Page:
Wednesday, January 29, 2020

Food For Thought - Bitten Biscuits

Bitten Biscuits by JinHoo AhnWho would have thought that a puzzle based on half eaten food would be an award winning design.  However, at IPP36, 3 biscuits with 2 bites each won a Jury Honorable Mention award.  This puzzle, designed by JinHoo Ahn, was Bitten Biscuits.  It was made from African Sapele.  No, that’s not a type of flour, it’s a type of wood.

One of my friends said that he walked up to Bitten Biscuits on the competition table, had a thought, and solved it immediately.  He was not impressed.  Similarly, I walked up to the table, played around with it for a bite, and was not impressed either.  However, my friend was not impressed with the puzzle and I was not impressed with my inability to solve it.

Although I dedicated a good amount of time in the IPP competition room to solve it, I failed and had to move on to the many other alluring puzzles available with the hope of acquiring a copy later on.  Later on turned out to be much later on.  When ordering puzzles from Puzzle Master last year for the Puzzle-A-Month Challenge, I noticed that they now offer Bitten Biscuits.  You could get it either in laser cut wood or laser cut plexiglass.  Although I prefer wood puzzles, I usually opt for plexiglass with laser cut puzzles.  And who could resist the glowing orange color of the pieces.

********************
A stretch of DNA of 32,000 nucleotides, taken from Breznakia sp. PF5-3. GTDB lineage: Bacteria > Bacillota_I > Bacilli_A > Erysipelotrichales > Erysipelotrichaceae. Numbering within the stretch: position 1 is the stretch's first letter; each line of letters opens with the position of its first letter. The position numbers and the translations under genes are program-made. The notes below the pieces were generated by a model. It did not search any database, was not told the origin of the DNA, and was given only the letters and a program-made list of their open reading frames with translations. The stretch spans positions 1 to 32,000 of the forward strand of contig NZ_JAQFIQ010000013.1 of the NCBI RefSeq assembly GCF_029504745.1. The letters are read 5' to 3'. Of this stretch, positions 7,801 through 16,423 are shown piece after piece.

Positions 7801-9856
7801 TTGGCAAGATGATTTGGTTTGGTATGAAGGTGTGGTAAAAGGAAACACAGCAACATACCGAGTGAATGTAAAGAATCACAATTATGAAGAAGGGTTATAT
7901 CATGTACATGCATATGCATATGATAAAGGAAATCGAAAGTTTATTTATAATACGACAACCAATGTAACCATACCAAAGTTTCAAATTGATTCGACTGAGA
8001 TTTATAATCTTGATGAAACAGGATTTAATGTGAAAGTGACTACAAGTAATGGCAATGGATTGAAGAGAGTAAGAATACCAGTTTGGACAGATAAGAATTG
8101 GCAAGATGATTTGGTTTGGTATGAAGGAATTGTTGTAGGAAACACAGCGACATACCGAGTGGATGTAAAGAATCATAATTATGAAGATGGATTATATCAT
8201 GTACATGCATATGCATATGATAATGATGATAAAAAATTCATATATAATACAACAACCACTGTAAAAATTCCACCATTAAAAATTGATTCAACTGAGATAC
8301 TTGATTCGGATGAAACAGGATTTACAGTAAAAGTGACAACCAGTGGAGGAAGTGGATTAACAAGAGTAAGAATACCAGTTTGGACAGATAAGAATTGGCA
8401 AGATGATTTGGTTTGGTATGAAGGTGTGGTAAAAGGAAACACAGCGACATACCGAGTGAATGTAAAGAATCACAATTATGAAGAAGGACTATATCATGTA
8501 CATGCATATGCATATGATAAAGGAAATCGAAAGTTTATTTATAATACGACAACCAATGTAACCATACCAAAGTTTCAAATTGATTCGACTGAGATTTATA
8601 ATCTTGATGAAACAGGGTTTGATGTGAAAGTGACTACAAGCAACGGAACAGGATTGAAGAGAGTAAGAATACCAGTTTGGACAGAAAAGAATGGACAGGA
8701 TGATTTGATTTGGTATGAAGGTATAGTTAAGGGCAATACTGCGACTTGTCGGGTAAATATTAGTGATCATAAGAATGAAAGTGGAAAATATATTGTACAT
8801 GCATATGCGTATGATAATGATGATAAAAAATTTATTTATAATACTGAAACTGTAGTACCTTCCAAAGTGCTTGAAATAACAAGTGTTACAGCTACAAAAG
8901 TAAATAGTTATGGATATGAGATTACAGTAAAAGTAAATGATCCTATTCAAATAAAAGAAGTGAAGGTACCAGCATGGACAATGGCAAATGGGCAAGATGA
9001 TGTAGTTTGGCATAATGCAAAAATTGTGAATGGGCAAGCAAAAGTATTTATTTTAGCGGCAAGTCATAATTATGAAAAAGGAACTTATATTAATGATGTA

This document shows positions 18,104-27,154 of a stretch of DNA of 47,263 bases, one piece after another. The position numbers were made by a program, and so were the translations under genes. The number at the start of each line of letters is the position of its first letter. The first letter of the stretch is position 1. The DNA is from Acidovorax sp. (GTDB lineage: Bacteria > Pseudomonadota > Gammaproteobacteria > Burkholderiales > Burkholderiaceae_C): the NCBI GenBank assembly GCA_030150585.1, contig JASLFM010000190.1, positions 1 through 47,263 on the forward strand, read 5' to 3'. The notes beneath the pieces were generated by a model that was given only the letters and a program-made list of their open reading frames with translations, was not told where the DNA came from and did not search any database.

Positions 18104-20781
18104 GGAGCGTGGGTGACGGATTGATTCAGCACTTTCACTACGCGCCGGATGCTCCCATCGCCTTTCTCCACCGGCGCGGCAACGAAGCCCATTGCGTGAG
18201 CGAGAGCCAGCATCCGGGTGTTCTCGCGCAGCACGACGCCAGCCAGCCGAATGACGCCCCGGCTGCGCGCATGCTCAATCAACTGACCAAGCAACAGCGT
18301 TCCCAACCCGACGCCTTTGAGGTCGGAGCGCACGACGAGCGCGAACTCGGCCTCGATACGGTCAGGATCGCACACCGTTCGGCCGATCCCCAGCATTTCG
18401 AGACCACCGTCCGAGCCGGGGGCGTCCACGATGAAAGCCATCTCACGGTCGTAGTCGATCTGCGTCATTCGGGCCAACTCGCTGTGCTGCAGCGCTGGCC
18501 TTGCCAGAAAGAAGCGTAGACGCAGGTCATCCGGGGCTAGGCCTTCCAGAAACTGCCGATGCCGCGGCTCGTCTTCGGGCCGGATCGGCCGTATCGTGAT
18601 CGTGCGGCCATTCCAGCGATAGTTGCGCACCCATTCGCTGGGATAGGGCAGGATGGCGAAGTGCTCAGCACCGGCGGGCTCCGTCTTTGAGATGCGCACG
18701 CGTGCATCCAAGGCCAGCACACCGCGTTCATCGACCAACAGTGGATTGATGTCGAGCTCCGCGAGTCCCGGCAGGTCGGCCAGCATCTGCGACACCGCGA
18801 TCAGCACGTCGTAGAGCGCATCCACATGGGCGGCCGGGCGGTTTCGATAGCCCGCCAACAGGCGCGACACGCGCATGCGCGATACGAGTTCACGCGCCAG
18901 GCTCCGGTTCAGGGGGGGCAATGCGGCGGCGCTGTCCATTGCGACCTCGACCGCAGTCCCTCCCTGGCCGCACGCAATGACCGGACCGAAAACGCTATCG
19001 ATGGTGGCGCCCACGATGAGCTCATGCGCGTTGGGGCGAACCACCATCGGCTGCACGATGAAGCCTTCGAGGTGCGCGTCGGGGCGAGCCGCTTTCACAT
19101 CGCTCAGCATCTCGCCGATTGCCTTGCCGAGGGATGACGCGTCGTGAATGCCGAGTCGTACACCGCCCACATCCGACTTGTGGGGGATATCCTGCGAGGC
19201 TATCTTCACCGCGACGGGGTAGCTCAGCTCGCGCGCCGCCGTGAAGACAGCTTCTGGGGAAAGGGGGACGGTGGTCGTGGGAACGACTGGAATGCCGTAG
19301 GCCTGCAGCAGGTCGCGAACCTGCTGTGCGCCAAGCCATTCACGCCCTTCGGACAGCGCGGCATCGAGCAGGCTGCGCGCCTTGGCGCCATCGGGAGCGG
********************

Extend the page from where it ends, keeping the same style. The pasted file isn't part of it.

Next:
Bitten Biscuits PackagingAs with many of these types of problems, you look at the solution and say to yourself: “It’s so obvious, why did it take me so long to solve it”.  I think my biggest stumbling block was that it looked so innocuous, I tried to solve it by simply playing with the pieces instead of analyzing it.  A little bit of analysis can point you in the right direction.  I sat down with this one several times before finally giving it a deeper look and solving it.